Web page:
Gardeners World 2018 episode 4


In Gardeners World 2018 episode 4, it is the busiest gardening weekend of the year and Monty has plenty of ideas and inspiration, from planting summer bulbs to sowing perennials. New projects are on his mind as he begins to mark out a brand new area at Longmeadow.


Carol Klein profiles the bravest and most colourful of spring flowering plants when she delves into the botany of the hellebore, and we travel to Sheffield to visit a garden crammed full of colour and new ideas.

Gardeners World 2018 episode 4


Wild daffodil

Our native daffodil is smaller than many garden varieties but is still a striking sight in early spring. It is also known as the ‘Lent lily’ or ‘Easter lily’ since it often blooms and fades within the Lenten period.

Hellebore care

Hellebores (sometimes known as the Christmas or Lenten rose) are perennial garden plants with elegant flowers, perfect for brightening up shady areas during late winter and early spring. Some species are grown for their striking evergreen architectural foliage.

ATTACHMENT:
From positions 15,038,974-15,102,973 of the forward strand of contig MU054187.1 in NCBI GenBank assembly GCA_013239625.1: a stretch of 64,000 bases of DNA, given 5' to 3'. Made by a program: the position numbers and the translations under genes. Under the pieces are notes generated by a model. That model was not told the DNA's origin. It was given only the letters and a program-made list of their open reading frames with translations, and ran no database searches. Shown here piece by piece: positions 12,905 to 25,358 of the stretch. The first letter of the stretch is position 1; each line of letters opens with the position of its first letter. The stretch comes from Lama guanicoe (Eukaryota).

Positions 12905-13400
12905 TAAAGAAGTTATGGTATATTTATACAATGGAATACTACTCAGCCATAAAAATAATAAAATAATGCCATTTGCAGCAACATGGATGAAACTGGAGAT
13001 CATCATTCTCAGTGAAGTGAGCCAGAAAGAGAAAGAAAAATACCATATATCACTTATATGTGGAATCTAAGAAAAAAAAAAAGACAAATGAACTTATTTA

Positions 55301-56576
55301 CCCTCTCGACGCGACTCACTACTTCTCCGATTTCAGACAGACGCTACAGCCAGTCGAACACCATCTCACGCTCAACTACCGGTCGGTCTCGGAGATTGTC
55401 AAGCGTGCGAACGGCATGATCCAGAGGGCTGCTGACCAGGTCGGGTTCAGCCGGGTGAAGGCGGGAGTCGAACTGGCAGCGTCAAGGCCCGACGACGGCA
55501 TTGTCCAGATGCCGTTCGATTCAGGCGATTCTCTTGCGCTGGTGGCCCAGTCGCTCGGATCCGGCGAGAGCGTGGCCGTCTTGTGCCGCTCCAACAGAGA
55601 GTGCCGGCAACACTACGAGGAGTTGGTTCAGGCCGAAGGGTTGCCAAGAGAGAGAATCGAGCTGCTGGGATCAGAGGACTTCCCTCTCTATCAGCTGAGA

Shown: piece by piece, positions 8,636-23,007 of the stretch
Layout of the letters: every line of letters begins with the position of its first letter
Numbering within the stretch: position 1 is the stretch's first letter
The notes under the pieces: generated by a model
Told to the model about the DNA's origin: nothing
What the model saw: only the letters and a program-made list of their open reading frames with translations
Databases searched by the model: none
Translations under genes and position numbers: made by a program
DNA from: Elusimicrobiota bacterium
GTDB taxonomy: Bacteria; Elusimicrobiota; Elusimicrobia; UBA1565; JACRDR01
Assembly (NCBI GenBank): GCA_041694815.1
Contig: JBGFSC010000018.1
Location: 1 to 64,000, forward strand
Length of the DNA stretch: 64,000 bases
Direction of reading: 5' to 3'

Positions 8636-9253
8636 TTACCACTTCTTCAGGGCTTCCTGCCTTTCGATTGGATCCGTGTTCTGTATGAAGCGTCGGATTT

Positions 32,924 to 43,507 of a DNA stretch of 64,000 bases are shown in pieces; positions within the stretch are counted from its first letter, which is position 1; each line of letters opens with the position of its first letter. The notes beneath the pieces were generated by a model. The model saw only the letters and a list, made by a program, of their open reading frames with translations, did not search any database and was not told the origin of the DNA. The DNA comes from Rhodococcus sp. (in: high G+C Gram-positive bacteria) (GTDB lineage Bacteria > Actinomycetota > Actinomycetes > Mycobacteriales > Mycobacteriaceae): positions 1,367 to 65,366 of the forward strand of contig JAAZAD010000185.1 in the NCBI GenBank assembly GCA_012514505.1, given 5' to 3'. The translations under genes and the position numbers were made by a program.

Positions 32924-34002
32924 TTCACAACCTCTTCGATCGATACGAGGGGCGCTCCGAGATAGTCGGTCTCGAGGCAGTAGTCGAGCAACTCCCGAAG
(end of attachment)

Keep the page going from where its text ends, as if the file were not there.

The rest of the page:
Grow your own spuds

Potatoes are a versatile vegetable that is eaten all year round. The tubers vary in size, colour, texture and taste and can be grown from spring to autumn.

Veg in containers

Planting vegetables in containers is a versatile way of growing edible crops in the garden, particularly where space is limited.

Lilies – growing in containers

Lilies grow well in containers, where they can be positioned for maximum effect in the garden. It’s a great way to grow these stunning plants, especially if you can’t grow them in your garden.


Raspberries are one of the most popular summer fruits and are very easy to grow. Different training techniques mean raspberries can be grown in gardens of any size and in containers. Raspberries can be planted at any time during the dormant season, between November and March, providing the soil is not frozen or waterlogged. However, autumn is the best time to plant.

Raspberries are usually planted in rows and trained along a post and wire system. But, if you have a smaller garden, you can still grow raspberries, either in containers or trained up a single post (see below for more on training techniques).

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